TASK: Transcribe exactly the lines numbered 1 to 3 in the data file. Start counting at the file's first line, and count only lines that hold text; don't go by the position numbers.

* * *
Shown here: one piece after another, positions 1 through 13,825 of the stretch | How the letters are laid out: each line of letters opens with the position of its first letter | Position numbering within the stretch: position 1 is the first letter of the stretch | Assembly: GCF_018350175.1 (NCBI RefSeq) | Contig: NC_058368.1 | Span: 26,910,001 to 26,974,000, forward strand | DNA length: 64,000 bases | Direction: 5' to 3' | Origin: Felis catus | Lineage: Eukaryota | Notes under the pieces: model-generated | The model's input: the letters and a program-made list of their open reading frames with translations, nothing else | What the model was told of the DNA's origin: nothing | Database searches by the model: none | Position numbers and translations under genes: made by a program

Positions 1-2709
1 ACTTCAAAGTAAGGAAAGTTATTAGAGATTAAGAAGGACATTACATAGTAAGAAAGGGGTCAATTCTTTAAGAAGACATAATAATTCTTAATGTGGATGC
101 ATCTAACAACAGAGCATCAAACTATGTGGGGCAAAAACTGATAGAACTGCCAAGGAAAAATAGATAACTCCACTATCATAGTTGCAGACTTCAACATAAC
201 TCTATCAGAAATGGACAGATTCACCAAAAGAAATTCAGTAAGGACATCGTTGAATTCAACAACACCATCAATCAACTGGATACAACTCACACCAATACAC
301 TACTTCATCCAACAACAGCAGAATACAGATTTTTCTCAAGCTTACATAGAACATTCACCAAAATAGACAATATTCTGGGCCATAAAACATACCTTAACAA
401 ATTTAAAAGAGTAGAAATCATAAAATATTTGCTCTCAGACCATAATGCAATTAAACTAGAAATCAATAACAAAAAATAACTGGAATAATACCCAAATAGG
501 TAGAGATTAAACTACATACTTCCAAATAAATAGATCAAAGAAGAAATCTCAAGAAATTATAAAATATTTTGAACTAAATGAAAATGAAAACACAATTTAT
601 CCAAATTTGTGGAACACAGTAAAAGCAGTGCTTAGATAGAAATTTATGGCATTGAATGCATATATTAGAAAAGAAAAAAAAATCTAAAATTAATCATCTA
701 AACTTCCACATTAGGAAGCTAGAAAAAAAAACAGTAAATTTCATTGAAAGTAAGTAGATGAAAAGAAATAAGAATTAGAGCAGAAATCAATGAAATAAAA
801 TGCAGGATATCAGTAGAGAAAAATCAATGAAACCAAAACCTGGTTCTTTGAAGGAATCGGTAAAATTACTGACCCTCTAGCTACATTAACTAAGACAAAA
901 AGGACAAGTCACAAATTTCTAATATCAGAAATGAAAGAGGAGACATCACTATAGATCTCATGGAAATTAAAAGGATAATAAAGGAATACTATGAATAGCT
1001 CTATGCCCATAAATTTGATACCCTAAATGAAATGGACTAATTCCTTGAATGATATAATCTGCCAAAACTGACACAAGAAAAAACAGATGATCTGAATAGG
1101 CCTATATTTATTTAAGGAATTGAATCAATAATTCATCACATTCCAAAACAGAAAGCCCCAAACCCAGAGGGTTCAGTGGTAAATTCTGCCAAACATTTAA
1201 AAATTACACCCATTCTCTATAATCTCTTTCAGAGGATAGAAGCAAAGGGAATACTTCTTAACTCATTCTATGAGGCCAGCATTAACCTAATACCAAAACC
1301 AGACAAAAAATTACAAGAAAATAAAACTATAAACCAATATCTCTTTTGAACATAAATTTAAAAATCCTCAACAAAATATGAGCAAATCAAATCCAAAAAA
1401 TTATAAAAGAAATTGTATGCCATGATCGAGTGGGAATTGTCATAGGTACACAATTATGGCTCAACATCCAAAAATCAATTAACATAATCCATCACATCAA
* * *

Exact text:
Shown here: one piece after another, positions 1 through 13,825 of the stretch | How the letters are laid out: each line of letters opens with the position of its first letter | Position numbering within the stretch: position 1 is the first letter of the stretch | Assembly: GCF_018350175.1 (NCBI RefSeq) | Contig: NC_058368.1 | Span: 26,910,001 to 26,974,000, forward strand | DNA length: 64,000 bases | Direction: 5' to 3' | Origin: Felis catus | Lineage: Eukaryota | Notes under the pieces: model-generated | The model's input: the letters and a program-made list of their open reading frames with translations, nothing else | What the model was told of the DNA's origin: nothing | Database searches by the model: none | Position numbers and translations under genes: made by a program

Positions 1-2709
1 ACTTCAAAGTAAGGAAAGTTATTAGAGATTAAGAAGGACATTACATAGTAAGAAAGGGGTCAATTCTTTAAGAAGACATAATAATTCTTAATGTGGATGC